Duality says that
if $$ x(t) \iff X(\omega) $$ then $$ X(t) \iff 2\pi \cdot x(-\omega) $$

Given that $$ f(t)\circledast g(t) \iff F(\omega)G(\omega) $$ By duality, shouldn't that imply that $$ f(t)g(t) \iff 2\pi \cdot F(\omega) \circledast G(\omega) $$ since $$ f(-t) \circledast g(-t) \cdot 2 \pi = 2 \pi \cdot f(t) \circledast g(t) $$

When I look at the theorem in my textbook it states that $$ f(t)g(t) \iff \tfrac{1}{2\pi} \cdot F(\omega) \circledast G(\omega) $$

I'm confused as to why the constant is divided by $2\pi$ instead of multiplied by $2\pi$. Does that mean that duality is violated?


Be careful on the signals which are forward Fourier transforms vs inverse Fourier transforms. So you want to show that $$x(t)y(t) \longleftrightarrow \frac{1}{2\pi} X(\omega) \star Y(\omega) \tag{1}$$

where $\star$ denotes convolution, and the signals to the right ($X(\omega)$ and $Y(\omega)$) are the forward Fourier transforms of the signals to the left ($x(t)$ and $y(t)$); a fact that you seem to ignore.

Looking at the inverse Fourier transform relationship $$ x(t) = \frac{1}{2\pi} \int X(\omega) e^{j \omega t} d\omega \tag{2} $$

we can manipulate it to see that $$ 2\pi ~ x(-\omega) = \int X(t) e^{-j \omega t} dt \tag{3} $$

Eq.3 states that forward Fourier transform of $X(t)$ is $2\pi ~ x(-\omega)$; this is indeed the duality realtionship.

Turning back into your proof it should be completed like this:

Let $$x(t) = f(t) \star g(t) \longleftrightarrow X(\omega) = F(\omega)G(\omega) \tag{4}$$

then by duality we should have $$X(t) = F(t)G(t) \longleftrightarrow 2\pi ~x(-\omega) = 2\pi ~ f(-\omega) \star g(-\omega) \tag{5}$$

Now in Eq.5, the signals to the right are NOT the forward Fourier transforms of the signals to the left. To correct this, and to make Eq.5 in line with Eq.1, you shall insert the forward Fourier transforms of $F(t)$ and $G(t)$ into the right of the equation. Again note that Forward Fourier transforms of $F(t)$ and $G(t)$ are $2\pi ~f(-\omega) $ and $2\pi ~g(-\omega) $ respectively.

$$F(t)G(t) \longleftrightarrow \frac{1}{2\pi} ( 2\pi ~f(-\omega) ) \star (2\pi ~g(-\omega) ) \tag{6}$$

or better stated $$F(t)G(t) \longleftrightarrow \frac{1}{2\pi} \mathcal{FT} \{ F(t) \} \star \mathcal{FT} \{ G(t) \} \tag{7}$$

you can replace the dummy function names $F,G,f,g$ with $x,y,X,Y$ in Eq.7 to get Eq.1

$$x(t)y(t) \longleftrightarrow \frac{1}{2\pi} \mathcal{FT}\{x(t) \} \star \mathcal{FT} \{ y(t) \} \tag{8}$$

Or stated finally $$x(t)y(t) \longleftrightarrow \frac{1}{2\pi} ~X(\omega) \star Y(\omega) \tag{9}$$

Now Eq.9 is the Eq.1.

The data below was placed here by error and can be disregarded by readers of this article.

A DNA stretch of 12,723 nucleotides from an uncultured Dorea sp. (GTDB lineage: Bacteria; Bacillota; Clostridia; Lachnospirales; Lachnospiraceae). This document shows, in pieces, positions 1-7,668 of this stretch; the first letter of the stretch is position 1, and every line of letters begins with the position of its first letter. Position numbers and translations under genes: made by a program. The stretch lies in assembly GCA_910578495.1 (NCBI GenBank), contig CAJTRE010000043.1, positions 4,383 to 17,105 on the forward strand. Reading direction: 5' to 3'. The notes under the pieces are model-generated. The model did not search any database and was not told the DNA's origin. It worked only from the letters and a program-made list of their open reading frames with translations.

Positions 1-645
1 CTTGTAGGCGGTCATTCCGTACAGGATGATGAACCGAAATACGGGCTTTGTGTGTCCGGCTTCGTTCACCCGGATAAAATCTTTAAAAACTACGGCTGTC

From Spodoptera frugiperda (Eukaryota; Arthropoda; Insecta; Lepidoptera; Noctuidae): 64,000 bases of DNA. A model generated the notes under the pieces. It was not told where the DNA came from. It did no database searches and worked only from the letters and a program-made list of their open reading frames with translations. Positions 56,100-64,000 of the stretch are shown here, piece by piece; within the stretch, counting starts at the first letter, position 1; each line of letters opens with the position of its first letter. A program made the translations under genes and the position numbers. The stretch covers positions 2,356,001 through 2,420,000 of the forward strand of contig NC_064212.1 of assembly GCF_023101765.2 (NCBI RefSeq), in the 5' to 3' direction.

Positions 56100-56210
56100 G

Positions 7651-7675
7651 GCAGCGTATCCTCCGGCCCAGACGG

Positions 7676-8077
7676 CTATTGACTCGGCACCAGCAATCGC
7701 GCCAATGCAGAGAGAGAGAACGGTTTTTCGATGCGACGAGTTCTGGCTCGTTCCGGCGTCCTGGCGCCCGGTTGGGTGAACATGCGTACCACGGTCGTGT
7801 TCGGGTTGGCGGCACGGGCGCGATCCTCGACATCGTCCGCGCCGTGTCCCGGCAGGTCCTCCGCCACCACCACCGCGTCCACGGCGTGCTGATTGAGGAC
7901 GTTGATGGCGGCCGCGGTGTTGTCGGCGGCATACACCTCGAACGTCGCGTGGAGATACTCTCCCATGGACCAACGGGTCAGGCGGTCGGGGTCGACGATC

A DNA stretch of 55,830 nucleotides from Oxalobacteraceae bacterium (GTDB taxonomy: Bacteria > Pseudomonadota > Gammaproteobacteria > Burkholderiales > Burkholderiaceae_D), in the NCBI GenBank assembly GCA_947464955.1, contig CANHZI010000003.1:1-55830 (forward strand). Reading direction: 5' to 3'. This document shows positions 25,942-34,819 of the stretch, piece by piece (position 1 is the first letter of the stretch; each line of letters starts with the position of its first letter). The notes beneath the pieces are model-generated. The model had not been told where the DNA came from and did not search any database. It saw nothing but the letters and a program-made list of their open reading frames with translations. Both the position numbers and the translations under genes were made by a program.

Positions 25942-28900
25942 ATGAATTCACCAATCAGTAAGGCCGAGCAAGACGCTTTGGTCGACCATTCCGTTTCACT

• $\begingroup$ Nice and to the point answer. $\endgroup$ Jul 17 '19 at 18:47
  • $\begingroup$ @DilipSarwate thanks prof. Sarwate... $\endgroup$
    – Fat32
    Jul 17 '19 at 21:36

Try using this definition of the continuous Fourier Transform and its inverse:

$$ \mathscr{F} \Big\{ x(t) \Big\} \triangleq X(f) \triangleq \int\limits_{-\infty}^{\infty} x(t) \, e^{-j2 \pi f t} \ \mathrm{d}t $$

$$ \mathscr{F}^{-1} \Big\{ X(f) \Big\} \triangleq x(t) = \int\limits_{-\infty}^{\infty} X(f) \, e^{j2 \pi f t} \ \mathrm{d}f $$

see how well that works for your duality.

Okay, I'll be more explicit. Like your "$\omega$" definition, we have linearity:

$$ \mathscr{F} \Big\{ x(t) + y(t) \Big\} = \mathscr{F} \Big\{ x(t) \Big\} + \mathscr{F} \Big\{ y(t) \Big\} = X(f) + Y(f) $$

and derivative:

$$ \mathscr{F} \Big\{ \tfrac{\mathrm{d}}{\mathrm{d}t} x(t) \Big\} = j2\pi f \cdot X(f) $$

and delay:

$$ \mathscr{F} \Big\{ x(t-\tau) \Big\} = e^{-j2\pi f \tau} \cdot X(f) $$

But we get duality as:

$$\mathscr{F} \Big\{ X(t) \Big\} = x(-f)$$ $$\mathscr{F}^{-1} \Big\{ x(f) \Big\} = X(-t)$$

We get for convolution:

$$ \mathscr{F} \Big\{ h(t) \circledast x(t) \Big\} = H(f) \cdot X(f) $$

and it's the same in reverse:

$$ \mathscr{F}^{-1} \Big\{ W(f) \circledast X(f) \Big\} = w(t) \cdot x(t) $$

The other cool thing about this unitary definition of the Fourier Transform is how Parseval's theorem come out:

$$ \int\limits_{-\infty}^{\infty} \big| x(t) \big|^2 \ \mathrm{d}t = \int\limits_{-\infty}^{\infty} \big| X(f) \big|^2 \ \mathrm{d}f $$

And the more general Plancherel's theorem:

$$ \int\limits_{-\infty}^{\infty} x(t) \big(y(t)\big)^* \ \mathrm{d}t = \int\limits_{-\infty}^{\infty} X(f) \big(Y(f)\big)^* \ \mathrm{d}f $$

where $(\cdot)^*$ denotes the complex conjugate.

No funky scaling factors.

This is, in my opinion, clearly the most natural definition of the Fourier Transform if you are never relating it directly to the Laplace Transform. If you are bopping between the F.T. and the L.T. maybe your definition is better, but then I would say "$X(j \omega)$" so that the F.T. is simply identical to the L.T. but with the substitution of $s=j\omega$.


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